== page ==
Barbados was nicknamed "land of the flying fish". Today it is the official national fish for the country. The National dish is Cou-Cou and Flying Fish. Many aspects of Barbadian culture centre around the flying fish: it is depicted on coins, as sculptures in fountains, and in numerous pieces of artwork in artwork. The Barbadian coat of arms features a pelican and dolphin fish on either side of the shield, but the dolphin resembles a flying fish
Flying fish can be seen jumping out of warm waters as your cruise along the coastlines of Barbados. Their torpedo shape helps them gather enough underwater speed to break the surface, and their large, wing-like fins give them flight.
Flying fish are thought to have evolved this remarkable gliding ability to escape predators, of which they have many. Their pursuers include mackerel, tuna, swordfish, marlin, and other larger fish. Flying fish themselves feed on a variety of foods, including plankton. The Flying fish itself is small in size only growing up to 45com in length
Flying fish have been recorded as reaching heights of over 4 feet and gliding long distances of up to 665feet. Flying fish have been recorded stretching out their flights with consecutive glides spanning distances up to 1,312 feet. Flying fish can soar high enough that sailors often find them on the decks of their ships.
When one thinks of fish in Barbados one’s mind cannot help but think of Oistins. Oistins is the best place on the Island for visitors to experience the local culture and flavour. By day the public fish market is bustling with fishing boats bringing in their catch and the vendors cleaning and selling the fish. At night especially on Friday’s the large adjacent open area becomes a hive of activity. The aroma of fresh fish sizzling on the grill or frying in the pots delights the many visitors who come to dine, lime, dance and maybe even sing a tune or two.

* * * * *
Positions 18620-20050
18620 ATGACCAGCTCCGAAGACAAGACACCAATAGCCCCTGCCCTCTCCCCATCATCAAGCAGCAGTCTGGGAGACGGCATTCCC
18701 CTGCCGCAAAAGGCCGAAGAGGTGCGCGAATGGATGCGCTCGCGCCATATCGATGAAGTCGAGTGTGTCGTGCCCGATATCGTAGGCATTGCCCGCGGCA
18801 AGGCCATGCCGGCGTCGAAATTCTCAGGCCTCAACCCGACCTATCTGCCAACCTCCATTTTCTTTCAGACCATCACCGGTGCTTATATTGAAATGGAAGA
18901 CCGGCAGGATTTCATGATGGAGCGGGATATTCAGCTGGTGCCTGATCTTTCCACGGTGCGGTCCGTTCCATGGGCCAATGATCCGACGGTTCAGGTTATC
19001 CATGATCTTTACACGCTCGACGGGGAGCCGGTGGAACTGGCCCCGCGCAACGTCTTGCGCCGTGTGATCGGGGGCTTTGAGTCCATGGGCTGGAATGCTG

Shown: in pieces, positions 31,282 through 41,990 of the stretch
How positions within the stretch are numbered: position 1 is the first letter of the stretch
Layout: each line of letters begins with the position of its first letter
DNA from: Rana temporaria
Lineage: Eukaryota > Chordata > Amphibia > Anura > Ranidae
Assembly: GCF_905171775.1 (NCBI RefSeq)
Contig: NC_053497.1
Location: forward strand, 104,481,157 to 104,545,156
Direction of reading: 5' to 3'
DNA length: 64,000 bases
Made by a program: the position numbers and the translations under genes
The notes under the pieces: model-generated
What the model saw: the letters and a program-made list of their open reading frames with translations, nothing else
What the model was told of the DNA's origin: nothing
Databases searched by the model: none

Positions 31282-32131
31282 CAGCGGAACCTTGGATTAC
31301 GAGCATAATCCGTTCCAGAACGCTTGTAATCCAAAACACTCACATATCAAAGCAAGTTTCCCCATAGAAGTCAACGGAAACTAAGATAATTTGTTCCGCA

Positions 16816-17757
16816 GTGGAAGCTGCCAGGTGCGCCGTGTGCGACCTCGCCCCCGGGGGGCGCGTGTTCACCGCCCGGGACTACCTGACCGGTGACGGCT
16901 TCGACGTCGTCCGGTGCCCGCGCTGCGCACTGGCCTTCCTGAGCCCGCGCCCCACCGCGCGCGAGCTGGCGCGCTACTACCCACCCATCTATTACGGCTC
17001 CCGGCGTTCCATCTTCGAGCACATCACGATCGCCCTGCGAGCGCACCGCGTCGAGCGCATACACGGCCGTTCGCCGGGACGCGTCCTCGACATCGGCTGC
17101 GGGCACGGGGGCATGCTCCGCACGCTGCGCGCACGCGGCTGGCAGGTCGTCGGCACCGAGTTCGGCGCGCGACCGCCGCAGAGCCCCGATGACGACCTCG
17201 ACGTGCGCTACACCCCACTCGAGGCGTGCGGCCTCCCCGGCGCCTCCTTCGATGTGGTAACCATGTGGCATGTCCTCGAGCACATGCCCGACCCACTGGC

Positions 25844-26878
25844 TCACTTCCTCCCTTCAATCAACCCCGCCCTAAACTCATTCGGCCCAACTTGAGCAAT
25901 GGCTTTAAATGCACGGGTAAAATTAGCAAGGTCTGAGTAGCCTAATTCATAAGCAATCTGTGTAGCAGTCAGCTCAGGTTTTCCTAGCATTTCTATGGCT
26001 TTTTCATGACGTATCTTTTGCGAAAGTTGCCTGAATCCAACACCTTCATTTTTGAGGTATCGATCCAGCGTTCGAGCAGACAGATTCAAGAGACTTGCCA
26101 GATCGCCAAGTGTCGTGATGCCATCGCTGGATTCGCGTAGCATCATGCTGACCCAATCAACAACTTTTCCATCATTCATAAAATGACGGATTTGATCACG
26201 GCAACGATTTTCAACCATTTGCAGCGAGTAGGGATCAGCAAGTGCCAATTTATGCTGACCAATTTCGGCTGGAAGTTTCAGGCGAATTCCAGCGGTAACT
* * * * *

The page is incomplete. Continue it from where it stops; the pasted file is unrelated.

There is even a fish festival held in Oistins every year. The festival named the Oistins Fish Festival is a celebration of fishermen and their skills where fresh fish is cooked, the fisherman show off their skills, music is played, karaoke enjoyed and a fun time is had by all! The Festival commences every Easter weekend and last 3days. Visitors can expect live calypso and reggae music, craft fairs, family games and stalls selling delicious seafood dishes. Popular events and attractions include the fish boning tournament, boat races and the fun grease-pole competition.
It was in Oistins that the Round Heads and Cavaliers were set for battle in 1639. Operations moved from the west coast of the island to the south coast. On a bluff overlooking Oistins Town preparations were made for a full scale land battle. The Parliamentary army numbered some two thousand and were opposed by Lord Willoughby's three thousand strong army. After small scale forays heavy rains intervened, lasting three days. This certainly saved the island from a major disaster. Willoughby recognised that in the long run he could not win, as desertions and the command of the seas guaranteed the upper hand to Parliament's forces. On 17th January, 1652, the Charter of Barbados setting out the conditions of surrender was ratified at Ye Mermaid's Inn, Oistin's Town. The Articles of Agreement drawn up were the third oldest in the Commonwealth. Thus ended an unusual chapter in colonial history, when for a brief moment a few people on a tiny island openly defied a strong imperial power..... I will do a blog at a later time with further details on this but for now on with the Flying fish.
No Flying fish story would be complete without a Flying fish recipe. In keeping with that here is a recipe for Fried flying fish, this Bajans opinion on the best way to prepare and enjoy Flying Fish.
Fried Flying Fish
6 boned flying fish
breadcrumbs and flour
1-2 beaten eggs
oil for frying
2 tablespoons of seasoning bottle seasoning
1 teaspoon of salt
Marinate in lime and salt for 15-20 minutes. Drain well and rub with seasoning mixture. Dip in flour, then brush with egg then flour again and fry in hot shallow oil, first on the top side than the back of the fish fillets until brown.
Provided with the compliments of your friends at Glory Tours. The #1 Provider of Sightseeing Tours in Barbados http://glorytours.org/